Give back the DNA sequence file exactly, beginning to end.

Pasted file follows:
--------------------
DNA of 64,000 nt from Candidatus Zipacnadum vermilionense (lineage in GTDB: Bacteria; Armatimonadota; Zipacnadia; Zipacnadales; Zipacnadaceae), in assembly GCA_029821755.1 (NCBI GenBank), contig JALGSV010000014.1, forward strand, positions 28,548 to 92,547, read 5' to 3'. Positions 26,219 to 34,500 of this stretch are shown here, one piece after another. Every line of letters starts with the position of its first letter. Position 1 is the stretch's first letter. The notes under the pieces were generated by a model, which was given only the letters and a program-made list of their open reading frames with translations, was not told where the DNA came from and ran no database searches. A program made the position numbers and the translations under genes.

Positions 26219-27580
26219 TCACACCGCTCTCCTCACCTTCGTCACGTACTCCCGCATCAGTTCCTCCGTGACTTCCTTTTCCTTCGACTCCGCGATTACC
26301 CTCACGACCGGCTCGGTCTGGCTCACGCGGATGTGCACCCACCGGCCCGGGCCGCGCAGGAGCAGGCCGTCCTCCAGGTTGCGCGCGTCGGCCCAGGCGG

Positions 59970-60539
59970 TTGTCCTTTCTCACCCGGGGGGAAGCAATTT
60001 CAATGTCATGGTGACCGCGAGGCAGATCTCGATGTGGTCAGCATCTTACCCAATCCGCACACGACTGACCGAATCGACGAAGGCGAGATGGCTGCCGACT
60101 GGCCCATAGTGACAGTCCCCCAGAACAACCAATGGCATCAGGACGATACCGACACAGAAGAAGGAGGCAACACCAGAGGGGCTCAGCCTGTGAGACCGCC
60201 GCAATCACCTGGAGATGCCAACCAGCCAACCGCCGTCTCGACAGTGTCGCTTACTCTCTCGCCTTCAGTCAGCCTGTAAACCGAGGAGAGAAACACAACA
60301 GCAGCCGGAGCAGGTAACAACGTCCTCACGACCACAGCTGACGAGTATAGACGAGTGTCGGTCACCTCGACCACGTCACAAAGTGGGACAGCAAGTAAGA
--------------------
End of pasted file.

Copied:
DNA of 64,000 nt from Candidatus Zipacnadum vermilionense (lineage in GTDB: Bacteria; Armatimonadota; Zipacnadia; Zipacnadales; Zipacnadaceae), in assembly GCA_029821755.1 (NCBI GenBank), contig JALGSV010000014.1, forward strand, positions 28,548 to 92,547, read 5' to 3'. Positions 26,219 to 34,500 of this stretch are shown here, one piece after another. Every line of letters starts with the position of its first letter. Position 1 is the stretch's first letter. The notes under the pieces were generated by a model, which was given only the letters and a program-made list of their open reading frames with translations, was not told where the DNA came from and ran no database searches. A program made the position numbers and the translations under genes.

Positions 26219-27580
26219 TCACACCGCTCTCCTCACCTTCGTCACGTACTCCCGCATCAGTTCCTCCGTGACTTCCTTTTCCTTCGACTCCGCGATTACC
26301 CTCACGACCGGCTCGGTCTGGCTCACGCGGATGTGCACCCACCGGCCCGGGCCGCGCAGGAGCAGGCCGTCCTCCAGGTTGCGCGCGTCGGCCCAGGCGG

Positions 59970-60539
59970 TTGTCCTTTCTCACCCGGGGGGAAGCAATTT
60001 CAATGTCATGGTGACCGCGAGGCAGATCTCGATGTGGTCAGCATCTTACCCAATCCGCACACGACTGACCGAATCGACGAAGGCGAGATGGCTGCCGACT
60101 GGCCCATAGTGACAGTCCCCCAGAACAACCAATGGCATCAGGACGATACCGACACAGAAGAAGGAGGCAACACCAGAGGGGCTCAGCCTGTGAGACCGCC
60201 GCAATCACCTGGAGATGCCAACCAGCCAACCGCCGTCTCGACAGTGTCGCTTACTCTCTCGCCTTCAGTCAGCCTGTAAACCGAGGAGAGAAACACAACA
60301 GCAGCCGGAGCAGGTAACAACGTCCTCACGACCACAGCTGACGAGTATAGACGAGTGTCGGTCACCTCGACCACGTCACAAAGTGGGACAGCAAGTAAGA